The second company, Lego, seemed to do the opposite of Toys ‘R’ Us. The company had traditionally been strong on innovation and new products; to respond to changing market conditions, the management stepped on the innovation pedal.

There seemed to be an overdrive of innovation and soon, the company was stretched well beyond its managerial and financial bandwidth. The company ran into life-threatening trouble by 2003. A celebrated and professional operating chief, Poul Plougmann, had to exit. A new management team helped to restore Lego back to health after 2003.

For both companies, the levelling off sales revenue, escalation in costs and decline in profits were rational measures of company performance. Is company performance a surrogate for leadership and CEO performance? If a company falters, is it purely related to CEO performance? Conversely, if a company does well, is it a definite credit to the leader? The answer is an obvious no. From a strategy perspective, both companies followed different strategies—one can wonder which company got it right.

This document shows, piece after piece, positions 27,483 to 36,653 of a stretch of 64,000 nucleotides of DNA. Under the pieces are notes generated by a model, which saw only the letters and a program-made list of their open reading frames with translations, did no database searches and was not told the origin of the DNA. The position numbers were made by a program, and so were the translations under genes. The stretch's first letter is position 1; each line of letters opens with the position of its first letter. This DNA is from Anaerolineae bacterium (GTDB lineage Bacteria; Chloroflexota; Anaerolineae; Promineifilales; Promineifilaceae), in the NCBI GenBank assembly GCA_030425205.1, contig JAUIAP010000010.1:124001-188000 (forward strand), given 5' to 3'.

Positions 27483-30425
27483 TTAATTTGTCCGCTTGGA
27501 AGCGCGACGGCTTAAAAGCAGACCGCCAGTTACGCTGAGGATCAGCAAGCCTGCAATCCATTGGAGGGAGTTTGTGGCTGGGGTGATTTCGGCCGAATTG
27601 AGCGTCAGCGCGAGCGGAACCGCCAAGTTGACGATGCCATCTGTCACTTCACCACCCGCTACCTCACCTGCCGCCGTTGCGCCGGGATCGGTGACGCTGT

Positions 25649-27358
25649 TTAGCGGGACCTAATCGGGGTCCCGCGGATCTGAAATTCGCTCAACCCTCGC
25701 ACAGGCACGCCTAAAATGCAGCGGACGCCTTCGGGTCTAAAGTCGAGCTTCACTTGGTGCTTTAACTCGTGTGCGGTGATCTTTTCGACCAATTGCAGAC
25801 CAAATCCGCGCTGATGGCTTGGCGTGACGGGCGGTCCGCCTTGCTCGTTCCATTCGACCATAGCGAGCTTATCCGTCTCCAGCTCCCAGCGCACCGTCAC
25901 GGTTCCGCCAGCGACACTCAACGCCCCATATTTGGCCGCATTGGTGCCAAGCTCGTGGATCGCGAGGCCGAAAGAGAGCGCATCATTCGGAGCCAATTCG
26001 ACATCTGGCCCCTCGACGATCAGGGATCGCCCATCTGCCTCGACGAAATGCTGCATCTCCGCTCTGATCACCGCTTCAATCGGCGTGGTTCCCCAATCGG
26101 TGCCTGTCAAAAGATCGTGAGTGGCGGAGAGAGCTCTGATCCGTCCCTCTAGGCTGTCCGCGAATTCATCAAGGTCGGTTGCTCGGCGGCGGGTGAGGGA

Therefore, there are two stories in one: one floundered because it did not innovate and the other floundered because it innovated too much. A sense of how these factors manifest is exemplified by the tales of the toy companies—Toys ‘R’ Us was managed by a founding family member for most of the time. Eventually it was sold to PE players, before finally going into Chapter 11 liquidation. Lego, on the other hand, was initially managed by a family member, and later by a professional manager. The company always stayed under the active supervision of a founding family member. In the context of this book, why were the consequences for the leader of the management team different in the two cases?